Water Exposes Our Absurd Economic Logic & Priorities
By Jonathan Jenner
Today in America, there’s not water for everyone who needs it. At a rally last year in Detroit, two children held up signs connecting the city’s water shutoffs to convention medical wisdom: “kids need water to be healthy,” and “kids without water don’t brush their teeth.” Meanwhile Steve Yuhas, of El Rancho California, is also suffering and fuming: “[people] should not be forced to live on property with brown lawns, golf on brown courses or apologize for wanting their gardens to be beautiful” and continues: “We pay significant property taxes based on where we live…and we’re not all equal when it comes to water.”
The context: most of California is in a long state of either ‘extreme’ or ‘exceptional’ drought. And while a small sliver of Michigan, from the thumb to the wrist of the mitten, is in a short period of being ‘abnormally dry,’ Detroit is fine. But in both places authorities cutting back on water usage. Across California, a series of measures has tried to cut back water usage by 25%, starting from advisories to more recent enforceable acts, including banning (home) car washing, eliminating surface water extraction rights from farmers, and advising that water only be served in restaurants “if people ask for it.” In Detroit, utility companies and police show up to cut off water to residents and arrest thirsty people (businesses, who are also overdue on their water bills, have not been cut off), and up to 40% of the population has either had (or threatened to have) their water shut off.
California’s water crisis – which is a real, ecological water shortage – has several roots, both immediate and long term: an abnormally warm winter leaving a small snowpack in the Sierra Nevadas, growing almonds in a desert, and that guy from Mad Max watering his lawn. Detroit’s water crisis is quite different, because it’s dictated not by ecological limits but our society’s values and ideas. In Detroit, which has been hollowed out by the neoliberal assault on American manufacturing and seasoned with a racist and perverse dash of bootstraps ideology, the main cause of water shutoffs seems to be a citizenry that is too poor, too black, and bad at timing their birth. Water bills in Detroit don’t actually pay for water, which is basically free, but instead pay for the water infrastructure, so cutting off poor people to help finance a modern infrastructure is both cruel and inefficient.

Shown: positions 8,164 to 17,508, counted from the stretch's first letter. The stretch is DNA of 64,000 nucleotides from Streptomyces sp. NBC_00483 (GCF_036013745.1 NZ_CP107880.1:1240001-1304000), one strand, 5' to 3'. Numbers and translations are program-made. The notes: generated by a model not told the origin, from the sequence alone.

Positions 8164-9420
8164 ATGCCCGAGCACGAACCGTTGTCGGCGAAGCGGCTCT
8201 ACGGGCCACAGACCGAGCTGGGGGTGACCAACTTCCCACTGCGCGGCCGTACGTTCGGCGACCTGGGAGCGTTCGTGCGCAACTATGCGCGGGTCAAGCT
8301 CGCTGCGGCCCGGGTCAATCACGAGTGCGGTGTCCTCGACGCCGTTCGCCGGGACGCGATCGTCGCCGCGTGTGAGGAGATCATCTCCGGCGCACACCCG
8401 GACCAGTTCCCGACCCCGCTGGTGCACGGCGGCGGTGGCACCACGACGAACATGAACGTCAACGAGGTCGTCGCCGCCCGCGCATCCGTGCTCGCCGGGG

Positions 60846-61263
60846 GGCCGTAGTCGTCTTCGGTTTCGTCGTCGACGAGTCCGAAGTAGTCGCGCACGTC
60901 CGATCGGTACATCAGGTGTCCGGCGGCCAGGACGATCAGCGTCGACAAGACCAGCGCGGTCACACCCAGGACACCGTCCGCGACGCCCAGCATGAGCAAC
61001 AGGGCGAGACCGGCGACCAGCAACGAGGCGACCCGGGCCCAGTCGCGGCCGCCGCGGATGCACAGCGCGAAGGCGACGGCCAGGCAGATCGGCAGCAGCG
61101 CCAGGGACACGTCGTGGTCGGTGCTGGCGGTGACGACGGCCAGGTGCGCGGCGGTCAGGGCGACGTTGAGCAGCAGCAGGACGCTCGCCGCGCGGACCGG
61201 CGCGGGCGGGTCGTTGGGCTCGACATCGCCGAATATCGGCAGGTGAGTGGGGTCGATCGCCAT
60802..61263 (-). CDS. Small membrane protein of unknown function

To recap: California → extreme drought → light restrictions and advisories → Stevie Yuhas gets pissed right off about his lawn. Detroit → no drought at all → forceful cut offs, arrests, unrest → difficulty for children to be healthy, brush teeth, pursue happiness. It’s heartbreaking, terrifying, and insane.
And the insanity of such a system is matched only by the insanity of the system’s apologists (neoclassical economists) (and their friends). They’ll tell you how you we got here, and how we can get out, using the Modern Economist’s Universal Diagnostic and Repair Kit™: property rights and markets. Bad things happen when property rights are unclear and markets are interfered with; bad things can be fixed by enforcing property rights and freeing up markets to ‘get prices right.’ A few exhibits demonstrating this unwavering faith in markets and property rights from today’s economists, both to explain and solve water issues in California & Detroit:
Shikha Dalmia, of the libertarian Reason Foundation, blames government regulation, environmentalists who protect salmon, and farmers, for California’s water crisis in an editorial in The Week. The problem, for Dalmia, is that those groups have subjectively valued water based on favoritism, and the market would efficiently and fairly allocate water around. (Here, we must ignore the market’s obvious favoritism of people with money, even when we’re dealing with vital things like water). Don’t tell people not to water their lawns! Let the market – that hivemind of values – decide where water goes, even in a drought!